Lost Sheep: Found!

As you might guess from my last rss-buffer entry, I’m not particularly church-going.    Aside from involuntarily dropping the f-bomb in polite company like some kind of syphilis-maddened avante-garde poet, I have the odd luck of going to church (any church) when the normal pastor is out sick and they have temporarily replaced him or her with Embarrassingly Crazy Preacher From Dimension Y.

The last time this happened, I was visiting a friend’s church nearby, and sure enough the normal guy (who was supposed to be giving a sermon on the importance of cultivating unconditional love and tolerance) was out sick.  His replacement for the day spent a solid hour giving a very heartfelt, impassioned speech that every single “negative” mental state humans have (anger, anxiety, lust, depression, what-have-you) is literally a demon trying to invade our souls*.  By the end of it, half of the congregation was face-palming, and the other half were desperately fashioning tin-foil hats.

So these days I generally just stay at home and try to be as good a person as possible to other people.

All that aside, I like bible stories.  And I’m always interested to see how people repackage and retell their favorites.   So up next we have The Lost Sheep, a z-code game by Ben Pennington, based on a very gentle parable.  Let’s take a gentle look.

Part One: The Playthrough

Involuntarily humming “where oh where has my little dog gone?”, which is one of those songs I had totally forgotten existed after the age of four or so.  If nothing else, this game reconnected me with a tiny piece of my childhood.

> search bushes
As you walk forward, the bush rustles loudly. You pull away the leaves, and there it is: your lost sheep!
Well… that was sure easy.

The sheep, shocked at its discovery, leaps high into the air and vaults the hedge to the southeast.
Oh, there we go.  Note to self: Breed sheep without legs.  Possibly wheels.  Sheep cannot jump if they have wheels.

I think I’ve played this game before, except I was an orc and the sheep was a pig, and there was a gnome trying to explain magnetism to me.  Great, now I’m wondering if the gnome in Lost Pig was some kind of complicated Christian metaphor.  Back to the game at hand, brain!

Huh, the sheep is now jumping from bush to bush.  If we consider the parable as being about guiding a lost soul back to God, then these bushes probably represent some kind of sin.  Juniper berries make gin, and soldiers during WWI used to smoke hawthorn, and rosemary… what the hell does rosemary do?  You can cook with it, I think?  So… the sheep’s jumping between the sordid vices of alcoholism, drug use, and Mediterranean cuisine.  Deep.  This episode of “totally overthinking hedgerow plants in a Bible game” has been brought to you by Skittles (taste the rainbow).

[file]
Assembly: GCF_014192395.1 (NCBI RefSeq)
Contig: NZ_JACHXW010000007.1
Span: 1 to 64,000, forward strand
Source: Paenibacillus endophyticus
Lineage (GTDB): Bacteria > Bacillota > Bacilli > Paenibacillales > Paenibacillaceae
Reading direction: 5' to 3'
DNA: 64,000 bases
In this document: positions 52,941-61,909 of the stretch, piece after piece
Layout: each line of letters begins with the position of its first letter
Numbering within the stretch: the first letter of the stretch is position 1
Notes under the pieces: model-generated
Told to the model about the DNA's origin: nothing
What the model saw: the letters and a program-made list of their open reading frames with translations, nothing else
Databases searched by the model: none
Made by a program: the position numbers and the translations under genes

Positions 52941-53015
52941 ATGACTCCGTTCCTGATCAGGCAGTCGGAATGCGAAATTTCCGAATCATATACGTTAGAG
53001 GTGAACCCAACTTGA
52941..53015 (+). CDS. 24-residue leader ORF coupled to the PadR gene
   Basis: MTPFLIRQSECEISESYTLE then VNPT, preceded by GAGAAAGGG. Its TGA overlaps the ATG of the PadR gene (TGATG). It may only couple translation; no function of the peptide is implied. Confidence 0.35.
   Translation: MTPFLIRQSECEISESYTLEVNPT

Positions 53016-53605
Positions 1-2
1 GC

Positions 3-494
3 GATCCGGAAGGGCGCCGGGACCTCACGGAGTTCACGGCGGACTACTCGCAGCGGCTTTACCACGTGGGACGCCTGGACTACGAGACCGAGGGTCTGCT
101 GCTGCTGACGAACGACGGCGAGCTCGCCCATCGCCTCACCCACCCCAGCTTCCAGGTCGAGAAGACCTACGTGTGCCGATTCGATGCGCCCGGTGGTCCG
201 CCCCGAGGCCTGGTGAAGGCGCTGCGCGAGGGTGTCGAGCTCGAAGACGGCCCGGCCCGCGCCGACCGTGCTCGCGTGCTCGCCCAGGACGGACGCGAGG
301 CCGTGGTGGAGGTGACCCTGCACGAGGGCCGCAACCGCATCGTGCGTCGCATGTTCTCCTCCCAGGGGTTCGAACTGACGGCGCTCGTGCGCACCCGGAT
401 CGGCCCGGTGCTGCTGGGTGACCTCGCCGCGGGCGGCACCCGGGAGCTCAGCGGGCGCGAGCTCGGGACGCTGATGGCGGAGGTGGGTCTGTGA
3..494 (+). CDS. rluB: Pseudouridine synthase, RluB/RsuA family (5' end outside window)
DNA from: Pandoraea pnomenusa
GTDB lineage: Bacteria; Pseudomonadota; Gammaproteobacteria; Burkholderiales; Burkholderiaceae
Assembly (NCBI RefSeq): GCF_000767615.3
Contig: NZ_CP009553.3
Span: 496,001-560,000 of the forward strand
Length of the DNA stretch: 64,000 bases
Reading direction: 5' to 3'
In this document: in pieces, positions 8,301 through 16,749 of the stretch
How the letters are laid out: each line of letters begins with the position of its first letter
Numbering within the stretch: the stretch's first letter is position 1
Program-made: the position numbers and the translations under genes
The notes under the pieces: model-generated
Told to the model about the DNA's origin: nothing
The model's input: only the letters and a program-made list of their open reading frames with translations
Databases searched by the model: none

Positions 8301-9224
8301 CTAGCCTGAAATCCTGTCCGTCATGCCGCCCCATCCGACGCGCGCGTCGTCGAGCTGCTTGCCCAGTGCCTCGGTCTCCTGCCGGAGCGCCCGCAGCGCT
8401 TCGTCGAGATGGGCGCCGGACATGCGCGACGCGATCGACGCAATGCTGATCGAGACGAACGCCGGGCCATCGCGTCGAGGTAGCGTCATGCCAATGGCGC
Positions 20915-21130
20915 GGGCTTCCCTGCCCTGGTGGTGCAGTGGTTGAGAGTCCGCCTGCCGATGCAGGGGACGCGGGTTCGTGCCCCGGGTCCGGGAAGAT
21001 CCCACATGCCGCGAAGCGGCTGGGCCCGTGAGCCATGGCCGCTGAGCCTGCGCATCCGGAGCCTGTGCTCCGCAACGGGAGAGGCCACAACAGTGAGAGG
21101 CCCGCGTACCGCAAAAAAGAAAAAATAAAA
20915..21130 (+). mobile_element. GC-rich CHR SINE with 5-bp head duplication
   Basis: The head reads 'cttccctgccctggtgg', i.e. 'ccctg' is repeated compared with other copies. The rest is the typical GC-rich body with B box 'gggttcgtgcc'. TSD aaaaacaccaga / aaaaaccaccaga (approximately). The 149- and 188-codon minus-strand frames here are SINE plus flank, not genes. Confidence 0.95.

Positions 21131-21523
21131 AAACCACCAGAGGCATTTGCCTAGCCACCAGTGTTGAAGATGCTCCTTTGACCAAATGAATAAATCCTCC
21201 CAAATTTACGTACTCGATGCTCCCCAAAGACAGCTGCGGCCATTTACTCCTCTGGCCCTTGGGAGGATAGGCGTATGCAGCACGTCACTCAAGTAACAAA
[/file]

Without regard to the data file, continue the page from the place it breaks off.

The juniper bush stops burning and returns exactly to the state it was before. You think you hear a chuckle from above, but you can’t be sure.
George Burns?  That you?

Ooo, a herd of buffalo.  This game has some amusing commands, let’s try something:

> shuffle buffalo
That’s not a verb I recognise.
Sadness.

The sheep walks purposefully into the small hut.
Ah-HA!  This sheep’s been cheating on me with another shepherd!  What a twist ending!

And I won already.  Crazy!  Gonna go back through, as is my custom, and try some of the AMUSING stuff.

> sheep, eat grass
There is no grass left. Your sheep cannot live without grass.
*** You have killed your herd. ***
ahahahaha, awesome failure message.

And I think that’s it for now.

Part Two: The Rundown

You could basically sum this up as a “cute little game”.  It reminded me of Sunday school, funny enough, when we were old enough to learn the stories, but not really what those stories *meant*.  Noah’s Ark focusing on the animal bit, etc.  Reminds me of a kinder, simpler time in my life.

I liked the amusing stuff packed into the game, too.  The gentle humor was nice and got a chuckle in a couple of places, and although the writing didn’t really stand up and dance, it mostly got the job done.

Technically the game was well-implemented; I didn’t come across any missing descriptions or weird bugs.  The puzzle quality was mixed; the central “set fire to bushes” puzzle seemed like too much of an intuitive leap for my tastes.

The game completely sidestepped the “why” of the story, which I’m not sure is a positive or negative.  The author certainly wasn’t trying to ram any theology down anyone’s throat or preach about anything (something my agnostic/athiest colleagues will likely appreciate).

Even so, I kind of find myself sad about that, despite being fairly agnostic myself.  The gist of the parable (Jesus shaming a bunch of men who were ragging on him for hanging out with sinners, and not spending more time with shit-don’t-stink gents like themselves) is interesting and raises a lot of questions worth exploring in some context or other.  I would’ve liked to have seen a little of that, even if it was just some jerk following me around occasionally yelling “That sheep ain’t worth it!” or something.  I know some people would’ve argh’d at that if it was badly done, and it wasn’t what the author was going for, but I would have enjoyed seeing some discussion-by-doing of the point.

In the meantime, cute little game.  A touch bland in my humble opinion, but cute nonetheless.

*Look, what the preacher said may actually be true, I don’t know.  All I know is, my hyper-active imagination would very quickly build an entire mythos out of this kind of thing if I let it.  You’d find me two months later, dressed in a shaman’s costume, imploring the cell phone elementals to grant me reception in that notorious dead zone between Half Moon Bay and San Mateo.

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